Isolated, minor acts or occasional episodes do not warrant relief. Kotcher v. Rosa and Sullivan Appliance Center, Inc., 957 F.2d 59, 62 (2d Cir.1992). A plaintiff need not present a list of specific acts. See Torres v. Pisano, 116 F.3d 625, 631 (2d Cir.1997)(allegations of constant harassment confirmed by co-workers sufficient to create a triable issue of fact even where the plaintiff did not remember details of every incident). However, a plaintiff must still prove that the incidents were “sufficiently continuous and concerted” to be considered pervasive, Perry v. Ethan Allen, Inc., 115 F.3d 143, 149 (2d Cir.1997), or that a single episode is “severe enough” to establish a hostile working environment. Richardson v. New York State Dep't of Correctional Service, 180 F.3d 426, 437 (2d Cir.1999) (quoting Torres, 116 F.3d at 631 n. 4).
1. Age-based Hostile Working Environment
The district court held that no triable issue of fact existed as to the existence of an age-based hostile working environment because there is no evidence that Kneuss knew Brennan's age, and because the three instances of hostility recounted by Brennan had nothing to do with age and were, in any event, insufficient as a matter of law to demonstrate a hostile work environment.
We agree with the district court that the record is devoid of evidence that the three incidents Brennan points to reflect any age-based animus. Brennan herself attributed Kneuss's “rude” behavior to the generally harsh atmosphere of the Met, a tone she claimed was set by Joseph Volpe as general manager. There is nothing from which a jury could find that Brennan was subject to a hostile working environment based on her age.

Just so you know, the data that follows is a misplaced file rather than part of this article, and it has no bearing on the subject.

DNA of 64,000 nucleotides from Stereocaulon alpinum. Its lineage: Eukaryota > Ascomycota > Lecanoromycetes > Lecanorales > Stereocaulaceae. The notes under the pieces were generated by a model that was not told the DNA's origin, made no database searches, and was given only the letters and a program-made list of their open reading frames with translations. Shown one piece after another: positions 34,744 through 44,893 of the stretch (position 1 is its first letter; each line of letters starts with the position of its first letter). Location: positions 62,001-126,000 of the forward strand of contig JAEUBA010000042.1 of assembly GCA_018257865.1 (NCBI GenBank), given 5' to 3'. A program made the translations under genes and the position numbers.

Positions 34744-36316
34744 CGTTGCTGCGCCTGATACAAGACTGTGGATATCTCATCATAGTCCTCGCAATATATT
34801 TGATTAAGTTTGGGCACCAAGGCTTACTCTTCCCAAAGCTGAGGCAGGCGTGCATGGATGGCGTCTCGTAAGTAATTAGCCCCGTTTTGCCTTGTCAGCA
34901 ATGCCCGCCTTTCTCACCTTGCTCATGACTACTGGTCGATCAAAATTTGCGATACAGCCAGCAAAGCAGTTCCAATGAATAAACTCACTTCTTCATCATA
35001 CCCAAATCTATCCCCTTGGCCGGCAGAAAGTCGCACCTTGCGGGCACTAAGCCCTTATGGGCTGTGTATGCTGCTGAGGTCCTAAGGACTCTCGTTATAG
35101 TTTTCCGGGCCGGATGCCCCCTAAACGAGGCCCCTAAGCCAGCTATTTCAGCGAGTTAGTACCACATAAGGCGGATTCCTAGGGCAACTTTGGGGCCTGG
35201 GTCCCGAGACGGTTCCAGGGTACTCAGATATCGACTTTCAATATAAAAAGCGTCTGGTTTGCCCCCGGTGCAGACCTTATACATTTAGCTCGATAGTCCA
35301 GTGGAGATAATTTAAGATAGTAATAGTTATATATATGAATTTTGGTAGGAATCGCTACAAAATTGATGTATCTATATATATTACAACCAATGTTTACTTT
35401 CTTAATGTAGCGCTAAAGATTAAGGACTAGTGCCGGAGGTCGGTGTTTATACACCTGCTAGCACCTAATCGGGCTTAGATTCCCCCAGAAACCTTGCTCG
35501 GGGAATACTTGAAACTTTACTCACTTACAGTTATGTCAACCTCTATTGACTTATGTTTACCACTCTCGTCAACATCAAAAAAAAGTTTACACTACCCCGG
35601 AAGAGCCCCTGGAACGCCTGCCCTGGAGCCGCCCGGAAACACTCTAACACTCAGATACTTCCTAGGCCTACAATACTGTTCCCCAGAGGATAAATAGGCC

2. Sex-based Hostile Working Environment
The district court also held that the plaintiff failed to raise a triable issue of fact as to the existence of a sex-based hostile work environment. Brennan proffered three pieces of evidence. First, she relied on Kneuss's general “rude” behavior. This evidence is quickly dealt with since there is no indication that Kneuss treated women more harshly than men. In fact, at her deposition Brennan identified five men whom she thought Kneuss treated unfairly.
As to her second piece of evidence, Brennan recalled the “lewd banter” involving Kneuss recounted above, see supra part IB. Brennan does not mention this incident on appeal. In any event, one episode of this type over three years does not, by itself, establish a pervasively hostile atmosphere. See Kotcher, 957 F.2d at 62 (“occasional events” insufficient to demonstrate a hostile work environment).